Maryland – It’s official.
This month, the Maryland state legislature voted to override Governor Hogan’s veto to HB1106, the Clean Energy Jobs Act. With the override, the state’s renewable energy goal has increased to 25% by 2020 (up from 20% by 2022), and the solar carve-out increased from 2% by 2022 to 2.5% by 2020. While short-term SREC pricing did not increase, the override prevented a further dip in values.
Its primary benefit will be a boost to 2019 and 2020 demand, which may result in higher pricing for those SREC vintages. Perhaps SREC prices will rise in coming years, but for now, $20/SREC is the new normal in Maryland, where SREC values have plummeted over the last year given rapid build, most notably of the residential sector.
At press time, 493MW of behind-the-meter (<2MW) solar has been installed in Maryland, as compared to 171MW of projects over 2MW in size. More recently, two bills have been introduced to examine the oversupply in the SREC market: one that would expand the solar carve-out to 4% (HB1457) and another that would require a study to examine possible “bigger picture” changes to the RPS (HB1414).
Meanwhile, energy storage is a hot topic at the state legislature this session, where several storage bills will soon be heard in committee.
Proposed legislation could create an energy storage income tax credit (HB0490/SB0758) and an energy storage grant program (HB1395). Introduced legislation would also require the Maryland Clean Energy Center to study possible incentives and regulatory constructs to encourage energy storage (HB0773/SB0715).
Massachusetts – After months of stakeholder engagement, the ever-patient, ever-diligent Massachusetts Department of Energy Resources (DOER) announced the design of Solar Massachusetts Renewable Target (SMART) program, the next iteration of the state’s solar incentive regime. As a refresher, commercial projects in the nation’s #7 solar market have come to a halt [with few exceptions] since the SREC II program closed.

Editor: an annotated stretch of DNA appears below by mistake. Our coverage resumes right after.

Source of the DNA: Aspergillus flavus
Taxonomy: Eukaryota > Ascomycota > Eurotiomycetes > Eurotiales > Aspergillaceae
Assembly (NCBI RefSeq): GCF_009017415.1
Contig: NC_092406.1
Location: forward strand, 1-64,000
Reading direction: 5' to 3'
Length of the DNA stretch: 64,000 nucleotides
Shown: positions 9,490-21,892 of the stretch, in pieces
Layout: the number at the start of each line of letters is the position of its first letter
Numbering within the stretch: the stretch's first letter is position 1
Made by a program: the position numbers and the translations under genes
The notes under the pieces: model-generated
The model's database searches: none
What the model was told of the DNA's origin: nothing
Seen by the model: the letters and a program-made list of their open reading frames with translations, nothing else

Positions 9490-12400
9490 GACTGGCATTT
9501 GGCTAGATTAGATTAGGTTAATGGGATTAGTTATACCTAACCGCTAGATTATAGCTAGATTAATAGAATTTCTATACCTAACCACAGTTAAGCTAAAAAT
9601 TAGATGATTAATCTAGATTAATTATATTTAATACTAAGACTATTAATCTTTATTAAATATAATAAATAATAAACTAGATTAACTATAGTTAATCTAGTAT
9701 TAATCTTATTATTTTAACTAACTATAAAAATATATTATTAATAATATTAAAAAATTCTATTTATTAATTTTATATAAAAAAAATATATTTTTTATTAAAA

With SMART, Massachusetts will transition away from an SREC program and toward a declining block incentive. SMART will also incentivize rooftop solar, canopy structures, and storage – and provide a lower incentive to greenfield development. Land use and siting requirements will be more stringent than in SREC I and SREC II.
Transitioning from one program to the next takes time, and DOER acknowledged this at the January 31 “reveal”. In order to avoid further disruptions in renewable energy investments in the Commonwealth (Massachusetts actually lost solar jobs this last year, according the latest Solar Jobs Census), the DOER will extend SREC II to provide a “bridge” to SMART.
In order to qualify for SREC II at a discounted incentive level, projects must reach mechanical completion by the start of the new program, which is now estimated to begin in January 2018 at the earliest. These details are subject to change; comments on the SREC II extension were due February 17.